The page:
• Yes: This charity has a written donor privacy policy published on its website, which states unambiguously that (1) it will not share or sell a donor's personal information with anyone else, nor send donor mailings on behalf of other organizations or (2) it will only share or sell personal information once the donor has given the charity specific permission to do so.

  • Opt-out: The charity has a written privacy policy published on its website which enables donors to tell the charity to remove their names and contact information from lists the charity shares or sells. How a donor can have themselves removed from a list differs from one charity to the next, but any and all opt-out policies require donors to take specific action to protect their privacy.
  • No: This charity either does not have a written donor privacy policy in place to protect their contributors' personal information, or the existing policy does not meet our criteria.

The privacy policy must be specific to donor information. A general website policy which references "visitor" or "user" personal information will not suffice. A policy that refers to donor information collected on the website is also not sufficient as the policy must be comprehensive and applicable to both online and offline donors. The existence of a privacy policy of any type does not prohibit the charity itself from contacting the donor for informational, educational, or solicitation purposes.

(Less)

Transparency


Charity Navigator looks to confirm on the Form 990, or for some metrics on the charity's website, that the organization makes this information easily accessible.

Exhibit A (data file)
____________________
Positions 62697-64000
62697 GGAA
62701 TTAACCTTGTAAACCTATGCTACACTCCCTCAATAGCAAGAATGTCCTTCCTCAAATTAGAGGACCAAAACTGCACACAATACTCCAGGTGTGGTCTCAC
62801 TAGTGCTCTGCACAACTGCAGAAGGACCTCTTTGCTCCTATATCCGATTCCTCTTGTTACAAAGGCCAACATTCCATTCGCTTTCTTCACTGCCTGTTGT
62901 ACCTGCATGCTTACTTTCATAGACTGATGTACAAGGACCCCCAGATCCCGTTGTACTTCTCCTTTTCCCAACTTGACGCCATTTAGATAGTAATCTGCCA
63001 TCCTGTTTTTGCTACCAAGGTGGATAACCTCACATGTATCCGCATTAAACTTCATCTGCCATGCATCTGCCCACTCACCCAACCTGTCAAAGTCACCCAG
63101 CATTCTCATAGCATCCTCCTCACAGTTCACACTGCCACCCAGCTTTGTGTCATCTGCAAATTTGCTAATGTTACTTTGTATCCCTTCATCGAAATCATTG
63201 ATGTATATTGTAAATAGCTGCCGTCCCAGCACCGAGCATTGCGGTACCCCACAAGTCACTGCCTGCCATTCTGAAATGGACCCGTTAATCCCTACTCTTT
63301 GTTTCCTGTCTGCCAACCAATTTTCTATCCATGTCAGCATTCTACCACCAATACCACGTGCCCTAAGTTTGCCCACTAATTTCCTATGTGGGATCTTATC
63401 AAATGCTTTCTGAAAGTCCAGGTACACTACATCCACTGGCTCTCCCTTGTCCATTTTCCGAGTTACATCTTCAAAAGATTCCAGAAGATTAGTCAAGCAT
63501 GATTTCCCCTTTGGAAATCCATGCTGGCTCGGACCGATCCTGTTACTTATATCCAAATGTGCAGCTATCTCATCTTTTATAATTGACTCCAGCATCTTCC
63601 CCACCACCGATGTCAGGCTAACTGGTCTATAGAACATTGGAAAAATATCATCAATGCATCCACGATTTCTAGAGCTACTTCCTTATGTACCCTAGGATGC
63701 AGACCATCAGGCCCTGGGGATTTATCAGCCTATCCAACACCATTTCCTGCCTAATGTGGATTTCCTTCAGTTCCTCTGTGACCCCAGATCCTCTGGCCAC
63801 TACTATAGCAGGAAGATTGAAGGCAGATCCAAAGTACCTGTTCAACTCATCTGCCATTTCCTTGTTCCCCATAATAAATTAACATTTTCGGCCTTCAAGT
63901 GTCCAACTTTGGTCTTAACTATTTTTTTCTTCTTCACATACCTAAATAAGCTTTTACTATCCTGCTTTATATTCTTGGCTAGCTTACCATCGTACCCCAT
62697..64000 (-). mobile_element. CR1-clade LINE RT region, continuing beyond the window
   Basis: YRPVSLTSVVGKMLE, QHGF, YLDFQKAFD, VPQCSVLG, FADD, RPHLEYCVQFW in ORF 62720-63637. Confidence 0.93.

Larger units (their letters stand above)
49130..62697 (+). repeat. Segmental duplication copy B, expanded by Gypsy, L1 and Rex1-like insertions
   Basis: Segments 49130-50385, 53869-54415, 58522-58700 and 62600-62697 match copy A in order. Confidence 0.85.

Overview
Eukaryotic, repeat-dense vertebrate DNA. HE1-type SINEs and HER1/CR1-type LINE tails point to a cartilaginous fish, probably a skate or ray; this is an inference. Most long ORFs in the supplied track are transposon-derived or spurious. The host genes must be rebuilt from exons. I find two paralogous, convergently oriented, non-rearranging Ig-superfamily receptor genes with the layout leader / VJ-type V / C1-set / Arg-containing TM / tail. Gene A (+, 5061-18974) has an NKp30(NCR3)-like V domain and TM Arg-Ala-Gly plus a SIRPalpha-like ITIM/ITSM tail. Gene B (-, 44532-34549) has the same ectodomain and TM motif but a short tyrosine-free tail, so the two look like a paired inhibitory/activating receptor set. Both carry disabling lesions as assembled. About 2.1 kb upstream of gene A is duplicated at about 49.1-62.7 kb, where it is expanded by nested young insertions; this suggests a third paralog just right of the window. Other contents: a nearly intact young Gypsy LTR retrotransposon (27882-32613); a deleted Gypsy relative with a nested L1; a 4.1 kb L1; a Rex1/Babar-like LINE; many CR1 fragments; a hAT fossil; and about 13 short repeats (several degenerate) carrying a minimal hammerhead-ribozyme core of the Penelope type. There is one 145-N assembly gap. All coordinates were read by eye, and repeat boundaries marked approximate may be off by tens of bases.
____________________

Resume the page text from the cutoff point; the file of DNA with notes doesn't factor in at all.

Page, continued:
Sources Include: IRS Form 990 and organization's website

Transparency:
CEO Salary Listed on 990 ... (More)
Board of Directors Listed on Website ... (More)
Key Staff Listed on Website ... (More)
Audited Financial Statements on Website ... (More)
Form 990 Available on Website ... (More)

Additional Information

Unscored

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Total Revenue and Expenses

Total Revenue and Expenses

This chart displays the trend of revenue and expenses over the past several years for this organization, as reported on their IRS Form 990.

Salary of Key Persons

Presented here are this organizations key compensated staff members as identified by our analysts. This compensation data includes salary, cash bonuses and expense accounts and is displayed exactly how it is reported to the IRS. The amounts do not include nontaxable benefits, deferred compensation, or other amounts not reported on Form W-2. In some cases, these amounts may include compensation from related organizations. Read the IRS policies for compensation reporting



Vidhya Kelly, Executive Director

$160,791 (13.98% of Total Expenses)


Current CEO and Board Chair can be found in the Leadership & Adaptability report below.

Source: IRS Form 990 (page 7), filing year 2020

Business Master File Data

Below are some key data points from the Exempt Organization IRS Business Master File (BMF) for this organization. Learn more about the BMF on the IRS website


Activities:

Special school for the blind, handicapped, etc (BMF activity code: 031)

Hospital (BMF activity code: 150)

Publishing activities (BMF activity code: 120)


Foundation Status:

Organization which receives a substantial part of its support from a governmental unit or the general public   170(b)(1)(A)(vi) (BMF foundation code: 15)


Affiliation:

Subordinate - the organization is a subordinate in a group ruling. (BMF affiliation code: 9)

Data Sources: IRS Forms 990

The Form 990 is a document that nonprofit organizations file with the IRS annually. We leverage finance and accountability data from it to form Encompass ratings. Click here to view this organization's Forms 990 on the IRS website (if any are available).

Pandemic Response

Due to the unprecedented nature of the pandemic, we give charities such as this one the opportunity to share the story of COVID's impact on them. Charities may submit their own pandemic responses through their nonprofit portal.


Bigs & Littles NYC Mentoring reported being impacted by COVID-19 in the following ways:
  • Program Delivery

  • Fundraising Capacity


How COVID-19 impacted the organization's operations financially: